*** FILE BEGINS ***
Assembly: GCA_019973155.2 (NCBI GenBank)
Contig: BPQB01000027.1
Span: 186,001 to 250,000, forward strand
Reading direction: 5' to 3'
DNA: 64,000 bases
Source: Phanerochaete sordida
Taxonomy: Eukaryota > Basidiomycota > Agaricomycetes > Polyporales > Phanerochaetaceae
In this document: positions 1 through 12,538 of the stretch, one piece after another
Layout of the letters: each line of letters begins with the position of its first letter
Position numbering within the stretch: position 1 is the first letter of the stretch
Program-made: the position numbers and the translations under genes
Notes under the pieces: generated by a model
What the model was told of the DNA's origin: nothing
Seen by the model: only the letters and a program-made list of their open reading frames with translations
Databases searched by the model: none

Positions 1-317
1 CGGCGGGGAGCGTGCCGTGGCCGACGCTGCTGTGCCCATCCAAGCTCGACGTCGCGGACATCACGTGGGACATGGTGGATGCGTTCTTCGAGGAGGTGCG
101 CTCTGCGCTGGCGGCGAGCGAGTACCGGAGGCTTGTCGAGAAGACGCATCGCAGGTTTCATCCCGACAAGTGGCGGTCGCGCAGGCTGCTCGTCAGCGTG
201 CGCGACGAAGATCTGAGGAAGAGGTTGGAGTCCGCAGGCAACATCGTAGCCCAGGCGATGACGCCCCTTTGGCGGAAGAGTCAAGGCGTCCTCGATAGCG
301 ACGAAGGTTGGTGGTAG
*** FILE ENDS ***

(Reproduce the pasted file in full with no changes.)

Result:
Assembly: GCA_019973155.2 (NCBI GenBank)
Contig: BPQB01000027.1
Span: 186,001 to 250,000, forward strand
Reading direction: 5' to 3'
DNA: 64,000 bases
Source: Phanerochaete sordida
Taxonomy: Eukaryota > Basidiomycota > Agaricomycetes > Polyporales > Phanerochaetaceae
In this document: positions 1 through 12,538 of the stretch, one piece after another
Layout of the letters: each line of letters begins with the position of its first letter
Position numbering within the stretch: position 1 is the first letter of the stretch
Program-made: the position numbers and the translations under genes
Notes under the pieces: generated by a model
What the model was told of the DNA's origin: nothing
Seen by the model: only the letters and a program-made list of their open reading frames with translations
Databases searched by the model: none

Positions 1-317
1 CGGCGGGGAGCGTGCCGTGGCCGACGCTGCTGTGCCCATCCAAGCTCGACGTCGCGGACATCACGTGGGACATGGTGGATGCGTTCTTCGAGGAGGTGCG
101 CTCTGCGCTGGCGGCGAGCGAGTACCGGAGGCTTGTCGAGAAGACGCATCGCAGGTTTCATCCCGACAAGTGGCGGTCGCGCAGGCTGCTCGTCAGCGTG
201 CGCGACGAAGATCTGAGGAAGAGGTTGGAGTCCGCAGGCAACATCGTAGCCCAGGCGATGACGCCCCTTTGGCGGAAGAGTCAAGGCGTCCTCGATAGCG
301 ACGAAGGTTGGTGGTAG